Jörn Tillmanns and Jiska Classen, SEEMOO, TU Darmstadt; Felix Rohrbach, Cryptoplexity, TU Darmstadt; Matthias Hollick, SEEMOO, TU Darmstadt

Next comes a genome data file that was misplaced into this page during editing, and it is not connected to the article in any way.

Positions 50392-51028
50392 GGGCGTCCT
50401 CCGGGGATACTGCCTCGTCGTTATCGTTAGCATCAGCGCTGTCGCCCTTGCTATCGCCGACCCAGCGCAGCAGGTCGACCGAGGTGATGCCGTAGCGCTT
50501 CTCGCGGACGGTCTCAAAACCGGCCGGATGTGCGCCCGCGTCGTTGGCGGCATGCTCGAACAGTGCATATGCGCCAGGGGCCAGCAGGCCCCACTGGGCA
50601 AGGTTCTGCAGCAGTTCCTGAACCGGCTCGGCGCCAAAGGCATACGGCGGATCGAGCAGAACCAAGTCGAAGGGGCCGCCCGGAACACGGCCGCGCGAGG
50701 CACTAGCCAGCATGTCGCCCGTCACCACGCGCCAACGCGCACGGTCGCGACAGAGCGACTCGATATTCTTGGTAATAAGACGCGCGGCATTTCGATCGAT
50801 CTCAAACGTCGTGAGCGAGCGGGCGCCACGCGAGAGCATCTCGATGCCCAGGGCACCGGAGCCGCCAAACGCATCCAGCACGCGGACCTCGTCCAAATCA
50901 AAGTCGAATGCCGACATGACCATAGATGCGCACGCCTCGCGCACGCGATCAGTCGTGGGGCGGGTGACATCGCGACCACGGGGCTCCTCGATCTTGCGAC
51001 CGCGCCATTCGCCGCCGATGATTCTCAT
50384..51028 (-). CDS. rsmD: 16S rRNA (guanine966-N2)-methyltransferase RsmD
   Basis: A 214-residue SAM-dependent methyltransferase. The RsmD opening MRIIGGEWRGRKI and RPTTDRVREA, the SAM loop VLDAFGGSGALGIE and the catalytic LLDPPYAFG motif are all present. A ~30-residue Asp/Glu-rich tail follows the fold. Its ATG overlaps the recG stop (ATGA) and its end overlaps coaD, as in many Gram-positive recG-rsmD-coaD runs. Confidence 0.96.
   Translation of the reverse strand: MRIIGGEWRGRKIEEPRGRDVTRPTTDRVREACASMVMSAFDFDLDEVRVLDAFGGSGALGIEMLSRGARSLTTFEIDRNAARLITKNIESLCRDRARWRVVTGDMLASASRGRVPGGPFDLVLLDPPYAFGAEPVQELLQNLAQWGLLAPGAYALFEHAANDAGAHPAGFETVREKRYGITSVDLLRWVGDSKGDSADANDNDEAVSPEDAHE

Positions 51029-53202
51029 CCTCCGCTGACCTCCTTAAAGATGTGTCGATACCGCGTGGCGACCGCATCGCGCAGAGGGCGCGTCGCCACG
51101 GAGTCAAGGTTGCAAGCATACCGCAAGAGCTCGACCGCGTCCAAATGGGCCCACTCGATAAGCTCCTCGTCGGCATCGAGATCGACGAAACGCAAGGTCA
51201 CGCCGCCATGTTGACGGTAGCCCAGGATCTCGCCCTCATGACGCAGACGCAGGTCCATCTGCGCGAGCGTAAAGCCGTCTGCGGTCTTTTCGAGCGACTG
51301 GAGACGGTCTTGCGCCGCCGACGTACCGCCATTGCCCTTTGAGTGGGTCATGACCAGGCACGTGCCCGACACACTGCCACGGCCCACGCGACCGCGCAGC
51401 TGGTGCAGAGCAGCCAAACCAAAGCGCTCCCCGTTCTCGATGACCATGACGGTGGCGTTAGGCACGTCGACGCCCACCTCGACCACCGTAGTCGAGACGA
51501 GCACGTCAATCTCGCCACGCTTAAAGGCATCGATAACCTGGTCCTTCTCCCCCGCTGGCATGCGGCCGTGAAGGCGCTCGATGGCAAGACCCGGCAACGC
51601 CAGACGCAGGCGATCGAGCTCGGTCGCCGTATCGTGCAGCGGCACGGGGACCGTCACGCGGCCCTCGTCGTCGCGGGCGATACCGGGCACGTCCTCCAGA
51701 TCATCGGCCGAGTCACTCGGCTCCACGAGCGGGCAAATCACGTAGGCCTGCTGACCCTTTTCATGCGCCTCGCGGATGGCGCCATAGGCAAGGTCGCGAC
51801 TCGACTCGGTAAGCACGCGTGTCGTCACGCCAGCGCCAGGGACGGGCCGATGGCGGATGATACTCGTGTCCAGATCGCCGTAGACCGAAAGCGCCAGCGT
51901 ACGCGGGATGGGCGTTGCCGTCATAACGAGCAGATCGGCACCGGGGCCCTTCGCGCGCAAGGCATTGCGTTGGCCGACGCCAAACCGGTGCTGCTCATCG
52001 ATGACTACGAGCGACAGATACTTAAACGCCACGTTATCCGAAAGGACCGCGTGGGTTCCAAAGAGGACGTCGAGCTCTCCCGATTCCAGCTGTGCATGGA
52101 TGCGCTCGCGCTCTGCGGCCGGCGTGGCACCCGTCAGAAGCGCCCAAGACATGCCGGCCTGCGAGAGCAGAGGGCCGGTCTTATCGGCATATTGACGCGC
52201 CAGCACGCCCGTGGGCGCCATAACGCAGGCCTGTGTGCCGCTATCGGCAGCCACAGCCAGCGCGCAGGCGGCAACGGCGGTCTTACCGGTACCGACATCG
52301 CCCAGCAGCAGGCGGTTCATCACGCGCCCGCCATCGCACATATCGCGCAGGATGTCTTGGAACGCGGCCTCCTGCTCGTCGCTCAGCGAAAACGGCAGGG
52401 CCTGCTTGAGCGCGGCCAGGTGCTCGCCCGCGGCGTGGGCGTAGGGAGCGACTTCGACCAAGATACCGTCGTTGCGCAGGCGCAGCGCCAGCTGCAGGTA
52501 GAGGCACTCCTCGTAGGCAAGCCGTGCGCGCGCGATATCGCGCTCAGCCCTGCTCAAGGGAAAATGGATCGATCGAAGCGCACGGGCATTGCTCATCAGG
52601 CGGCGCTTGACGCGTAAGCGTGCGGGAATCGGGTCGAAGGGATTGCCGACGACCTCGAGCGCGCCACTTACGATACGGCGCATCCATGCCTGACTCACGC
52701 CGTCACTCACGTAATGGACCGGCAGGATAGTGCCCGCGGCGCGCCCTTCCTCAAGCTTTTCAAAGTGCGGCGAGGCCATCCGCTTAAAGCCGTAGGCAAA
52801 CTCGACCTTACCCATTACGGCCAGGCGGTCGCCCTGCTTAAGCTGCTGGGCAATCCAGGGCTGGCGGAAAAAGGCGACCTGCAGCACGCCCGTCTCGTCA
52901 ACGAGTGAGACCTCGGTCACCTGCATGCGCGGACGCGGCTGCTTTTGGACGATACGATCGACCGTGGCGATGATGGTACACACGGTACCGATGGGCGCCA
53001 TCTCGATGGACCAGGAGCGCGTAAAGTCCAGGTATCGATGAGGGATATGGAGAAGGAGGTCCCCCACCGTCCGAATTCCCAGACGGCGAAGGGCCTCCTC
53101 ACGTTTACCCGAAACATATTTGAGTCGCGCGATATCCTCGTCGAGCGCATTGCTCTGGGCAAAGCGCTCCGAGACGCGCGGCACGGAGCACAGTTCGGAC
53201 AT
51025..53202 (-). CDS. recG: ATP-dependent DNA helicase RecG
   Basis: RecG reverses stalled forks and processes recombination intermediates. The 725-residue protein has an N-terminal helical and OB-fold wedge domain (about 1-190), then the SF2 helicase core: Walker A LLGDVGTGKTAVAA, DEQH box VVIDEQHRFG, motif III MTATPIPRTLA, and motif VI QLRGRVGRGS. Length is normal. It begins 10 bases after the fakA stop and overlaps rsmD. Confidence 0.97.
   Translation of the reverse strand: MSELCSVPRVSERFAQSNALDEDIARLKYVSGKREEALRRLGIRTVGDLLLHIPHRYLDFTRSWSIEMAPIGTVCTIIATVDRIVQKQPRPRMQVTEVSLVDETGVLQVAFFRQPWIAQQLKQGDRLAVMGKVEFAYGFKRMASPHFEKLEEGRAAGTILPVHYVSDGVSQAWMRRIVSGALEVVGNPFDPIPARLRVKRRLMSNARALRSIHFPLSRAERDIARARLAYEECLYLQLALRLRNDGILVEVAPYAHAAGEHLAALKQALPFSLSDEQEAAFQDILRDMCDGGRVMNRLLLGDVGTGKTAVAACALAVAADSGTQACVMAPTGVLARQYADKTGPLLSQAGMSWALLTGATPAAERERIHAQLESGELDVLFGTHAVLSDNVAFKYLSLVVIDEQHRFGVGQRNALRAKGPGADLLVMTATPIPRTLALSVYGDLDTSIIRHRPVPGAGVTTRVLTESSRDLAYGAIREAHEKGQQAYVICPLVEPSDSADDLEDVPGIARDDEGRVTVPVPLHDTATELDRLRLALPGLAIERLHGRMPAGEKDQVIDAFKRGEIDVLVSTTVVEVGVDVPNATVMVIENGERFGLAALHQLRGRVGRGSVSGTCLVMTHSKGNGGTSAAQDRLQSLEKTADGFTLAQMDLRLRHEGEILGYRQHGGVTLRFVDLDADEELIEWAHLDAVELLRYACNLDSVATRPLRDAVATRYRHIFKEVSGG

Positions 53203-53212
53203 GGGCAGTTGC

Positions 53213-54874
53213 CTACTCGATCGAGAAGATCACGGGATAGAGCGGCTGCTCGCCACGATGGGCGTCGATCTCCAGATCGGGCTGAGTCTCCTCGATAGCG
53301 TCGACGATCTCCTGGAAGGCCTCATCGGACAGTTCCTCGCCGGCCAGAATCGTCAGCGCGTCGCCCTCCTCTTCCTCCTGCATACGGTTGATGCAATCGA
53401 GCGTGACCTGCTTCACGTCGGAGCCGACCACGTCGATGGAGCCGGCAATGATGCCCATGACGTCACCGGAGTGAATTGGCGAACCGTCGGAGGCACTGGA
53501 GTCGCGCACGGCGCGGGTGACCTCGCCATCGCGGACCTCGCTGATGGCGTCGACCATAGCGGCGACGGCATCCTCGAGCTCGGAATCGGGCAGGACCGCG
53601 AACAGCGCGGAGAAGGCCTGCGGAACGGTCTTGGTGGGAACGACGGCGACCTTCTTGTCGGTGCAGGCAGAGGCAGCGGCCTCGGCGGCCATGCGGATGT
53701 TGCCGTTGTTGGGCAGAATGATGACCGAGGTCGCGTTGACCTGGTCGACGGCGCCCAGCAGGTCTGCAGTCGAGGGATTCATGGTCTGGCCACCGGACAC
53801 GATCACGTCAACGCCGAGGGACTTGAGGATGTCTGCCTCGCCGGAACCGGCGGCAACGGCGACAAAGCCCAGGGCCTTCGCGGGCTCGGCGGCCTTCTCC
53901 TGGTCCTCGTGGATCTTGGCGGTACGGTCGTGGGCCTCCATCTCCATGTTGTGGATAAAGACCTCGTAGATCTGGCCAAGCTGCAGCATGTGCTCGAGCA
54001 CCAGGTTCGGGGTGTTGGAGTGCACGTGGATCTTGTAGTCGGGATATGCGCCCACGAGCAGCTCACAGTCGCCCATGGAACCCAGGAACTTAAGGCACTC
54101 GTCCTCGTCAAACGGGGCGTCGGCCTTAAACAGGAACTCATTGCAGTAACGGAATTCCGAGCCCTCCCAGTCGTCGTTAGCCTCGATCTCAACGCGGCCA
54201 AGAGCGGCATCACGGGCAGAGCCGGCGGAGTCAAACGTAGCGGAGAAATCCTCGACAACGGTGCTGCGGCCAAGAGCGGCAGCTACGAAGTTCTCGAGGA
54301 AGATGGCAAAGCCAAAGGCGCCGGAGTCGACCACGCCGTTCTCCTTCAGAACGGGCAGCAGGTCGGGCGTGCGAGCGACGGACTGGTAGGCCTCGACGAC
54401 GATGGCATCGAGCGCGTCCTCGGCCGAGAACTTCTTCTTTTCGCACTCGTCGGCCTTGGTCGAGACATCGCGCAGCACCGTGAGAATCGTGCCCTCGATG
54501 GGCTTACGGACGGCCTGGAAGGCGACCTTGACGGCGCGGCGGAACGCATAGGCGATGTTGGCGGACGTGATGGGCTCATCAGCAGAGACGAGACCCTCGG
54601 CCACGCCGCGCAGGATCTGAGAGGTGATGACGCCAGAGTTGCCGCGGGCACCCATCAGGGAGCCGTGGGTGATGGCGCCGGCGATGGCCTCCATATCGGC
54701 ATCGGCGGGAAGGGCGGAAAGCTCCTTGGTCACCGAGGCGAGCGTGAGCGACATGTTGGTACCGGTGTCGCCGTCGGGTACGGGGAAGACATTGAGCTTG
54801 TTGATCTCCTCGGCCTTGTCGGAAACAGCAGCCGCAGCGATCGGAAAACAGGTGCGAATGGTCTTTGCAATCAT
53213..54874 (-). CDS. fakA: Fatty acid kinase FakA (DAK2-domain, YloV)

Bluetooth chips must include a Random Number Generator (RNG). This RNG is used internally within cryptographic primitives but also exposed to the operating system for chip-external applications. In general, it is a black box with security-critical authentication and encryption mechanisms depending on it. In this paper, we evaluate the quality of RNGs in various Broadcom and Cypress Bluetooth chips. We find that the RNG implementation significantly changed over the last decade. Moreover, most devices implement an insecure Pseudo-Random Number Generator (PRNG) fallback. Multiple popular devices, such as the Samsung Galaxy S8 and its variants as well as an iPhone, rely on the weak fallback due to missing a Hardware Random Number Generator (HRNG). We statistically evaluate the output of various HRNGs in chips used by hundreds of millions of devices. While the Broadcom and Cypress HRNGs pass advanced tests, it remains indistinguishable for users if a Bluetooth chip implements a secure RNG without an extensive analysis as in this paper. We describe our measurement methods and publish our tools to enable further public testing.
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